Jason's Reviews > Traffic: Why We Drive the Way We Do

Traffic by Tom Vanderbilt
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's review
Aug 25, 2009

really liked it
Read in August, 2009

Tom Vanderbilt has written an original, enlightening, and--considering the current political and financial maelstrom around automakers--a timely study of human driving characteristics and the universal factors influencing vehicle operation. The book is 286 pages with a remarkable addition of 100 pages of notes. There isn't a page in the book without a reference, a majority coming from national government studies and automobile industry safety reports. Overall, the content is highly-researched, international, and leaves the reader feeling he just read a book sui generis on why we drive the way we do.

I drive a light, compact, 2-door commuter car and use it primarily on large interstates. I know people who will not ride in my car for fear of being in a crash. They view my car as a 'tin can of death,' as if its size automatically portends substandard driver skills and inferior automobile performance. Vanderbilt's book tears apart, argument by argument, prejudice by prejudice, these kinds of unfounded social myths. Physics can tell you that my compact car will crumple in an accident, but by sheer rate, compact cars are less likely to be in accidents, and much less likely to result in fatalities! The factors are too numerous to list here, but, in highlight, Vanderbilt's analysis explores reasons of culture, physics, anthropology, urban planning, psychology, civil & mechanical engineering, sociology, transportation policy, government corruption, human nature, optics, and much, much more. Each has a unique story to tell. And each, ironically, goes against the prevailing conventions in their societies.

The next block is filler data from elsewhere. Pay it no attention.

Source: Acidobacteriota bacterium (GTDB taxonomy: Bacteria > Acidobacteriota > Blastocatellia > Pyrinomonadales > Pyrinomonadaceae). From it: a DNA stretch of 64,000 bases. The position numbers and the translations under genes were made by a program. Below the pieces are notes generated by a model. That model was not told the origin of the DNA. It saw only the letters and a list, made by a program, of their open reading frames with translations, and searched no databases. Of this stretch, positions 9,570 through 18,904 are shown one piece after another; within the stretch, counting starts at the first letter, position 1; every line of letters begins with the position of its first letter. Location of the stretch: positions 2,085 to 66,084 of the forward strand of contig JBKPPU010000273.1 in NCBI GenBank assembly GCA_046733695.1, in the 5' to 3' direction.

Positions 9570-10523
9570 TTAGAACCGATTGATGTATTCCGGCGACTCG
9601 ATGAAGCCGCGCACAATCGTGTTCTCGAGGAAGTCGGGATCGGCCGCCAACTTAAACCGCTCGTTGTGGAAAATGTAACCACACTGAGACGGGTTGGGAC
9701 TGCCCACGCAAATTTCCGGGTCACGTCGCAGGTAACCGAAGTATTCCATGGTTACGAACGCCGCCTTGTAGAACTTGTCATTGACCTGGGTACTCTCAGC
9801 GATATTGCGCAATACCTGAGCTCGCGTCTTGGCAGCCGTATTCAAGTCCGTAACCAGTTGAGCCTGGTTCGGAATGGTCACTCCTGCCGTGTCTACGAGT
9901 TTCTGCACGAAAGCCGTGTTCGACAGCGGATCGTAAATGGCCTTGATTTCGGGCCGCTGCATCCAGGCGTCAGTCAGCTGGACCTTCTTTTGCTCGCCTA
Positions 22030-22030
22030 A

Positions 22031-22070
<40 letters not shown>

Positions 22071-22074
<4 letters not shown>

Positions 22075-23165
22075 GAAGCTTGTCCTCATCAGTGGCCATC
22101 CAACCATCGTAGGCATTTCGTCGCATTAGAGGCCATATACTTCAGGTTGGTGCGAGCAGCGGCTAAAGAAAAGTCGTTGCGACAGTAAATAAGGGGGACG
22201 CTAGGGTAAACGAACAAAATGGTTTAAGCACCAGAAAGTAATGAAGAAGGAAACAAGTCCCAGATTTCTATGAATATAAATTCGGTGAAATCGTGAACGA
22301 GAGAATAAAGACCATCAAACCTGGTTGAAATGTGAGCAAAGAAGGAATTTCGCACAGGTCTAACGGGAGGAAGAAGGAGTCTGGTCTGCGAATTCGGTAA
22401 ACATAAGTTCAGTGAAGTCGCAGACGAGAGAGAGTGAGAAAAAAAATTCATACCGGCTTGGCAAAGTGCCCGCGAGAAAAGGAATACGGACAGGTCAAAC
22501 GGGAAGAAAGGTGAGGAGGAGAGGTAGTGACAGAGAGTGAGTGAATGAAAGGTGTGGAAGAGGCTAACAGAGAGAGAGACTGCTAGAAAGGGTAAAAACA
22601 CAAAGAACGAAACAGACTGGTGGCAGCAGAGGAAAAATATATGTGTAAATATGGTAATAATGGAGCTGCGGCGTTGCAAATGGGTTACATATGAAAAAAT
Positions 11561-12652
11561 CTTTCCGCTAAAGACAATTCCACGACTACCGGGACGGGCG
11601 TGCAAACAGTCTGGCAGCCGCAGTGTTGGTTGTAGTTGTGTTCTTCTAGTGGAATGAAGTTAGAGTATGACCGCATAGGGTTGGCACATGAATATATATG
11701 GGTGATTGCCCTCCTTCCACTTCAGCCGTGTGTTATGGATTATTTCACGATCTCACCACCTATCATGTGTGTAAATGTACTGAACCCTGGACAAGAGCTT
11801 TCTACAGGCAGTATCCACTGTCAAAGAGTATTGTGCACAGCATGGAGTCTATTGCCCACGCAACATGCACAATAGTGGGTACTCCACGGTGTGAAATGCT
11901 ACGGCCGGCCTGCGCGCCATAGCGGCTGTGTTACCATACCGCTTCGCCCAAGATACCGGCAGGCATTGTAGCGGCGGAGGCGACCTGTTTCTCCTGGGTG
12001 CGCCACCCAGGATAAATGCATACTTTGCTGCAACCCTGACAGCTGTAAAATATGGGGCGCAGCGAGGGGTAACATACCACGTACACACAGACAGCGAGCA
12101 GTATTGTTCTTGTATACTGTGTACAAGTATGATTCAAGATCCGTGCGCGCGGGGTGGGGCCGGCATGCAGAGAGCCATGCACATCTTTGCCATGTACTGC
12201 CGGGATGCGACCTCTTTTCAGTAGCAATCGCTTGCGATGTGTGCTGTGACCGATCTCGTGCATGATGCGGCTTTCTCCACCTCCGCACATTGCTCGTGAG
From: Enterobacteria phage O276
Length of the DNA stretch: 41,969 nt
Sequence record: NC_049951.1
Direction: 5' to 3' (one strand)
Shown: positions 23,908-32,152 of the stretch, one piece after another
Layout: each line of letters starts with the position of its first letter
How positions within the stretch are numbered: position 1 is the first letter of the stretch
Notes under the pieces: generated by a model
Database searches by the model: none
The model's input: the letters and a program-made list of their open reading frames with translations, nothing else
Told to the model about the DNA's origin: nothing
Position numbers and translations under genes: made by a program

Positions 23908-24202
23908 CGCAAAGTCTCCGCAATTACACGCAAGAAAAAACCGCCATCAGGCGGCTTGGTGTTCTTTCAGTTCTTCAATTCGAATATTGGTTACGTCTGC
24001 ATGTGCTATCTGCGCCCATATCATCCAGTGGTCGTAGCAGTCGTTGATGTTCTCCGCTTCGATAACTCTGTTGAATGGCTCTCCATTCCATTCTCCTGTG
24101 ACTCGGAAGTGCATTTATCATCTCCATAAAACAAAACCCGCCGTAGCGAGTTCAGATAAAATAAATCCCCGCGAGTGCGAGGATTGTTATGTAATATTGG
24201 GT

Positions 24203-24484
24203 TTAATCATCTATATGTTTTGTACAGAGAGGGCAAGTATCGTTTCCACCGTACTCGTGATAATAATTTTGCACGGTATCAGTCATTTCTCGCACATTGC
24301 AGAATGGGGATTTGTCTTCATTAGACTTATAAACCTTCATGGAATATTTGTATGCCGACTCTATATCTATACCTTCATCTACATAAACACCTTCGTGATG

The reader (like I did) will learn that they nurture incorrect views of vehicle operation. Despite a preponderance of evidence around the world and from history, there are still mysteries of traffic behavior. Most interesting are sections on the trouble with traffic signs, the psychology of commuting, and the fatal flaws of traffic engineering. Traffic: Why We Drive the Way We Do will undoubtedly be the go-to book for journal and paper articles about traffic in the near-term.

4 stars for being comprehensive, easy to read, and informative on a topic that invisibly touches every person's life, daily. Could have had 5 stars, but there was so much information within each chapter that the author should have had a summary page highlighting the main points. I fear that, despite being such a good book, I will forget many conclusions since they weren't underscored time and again throughout the book.
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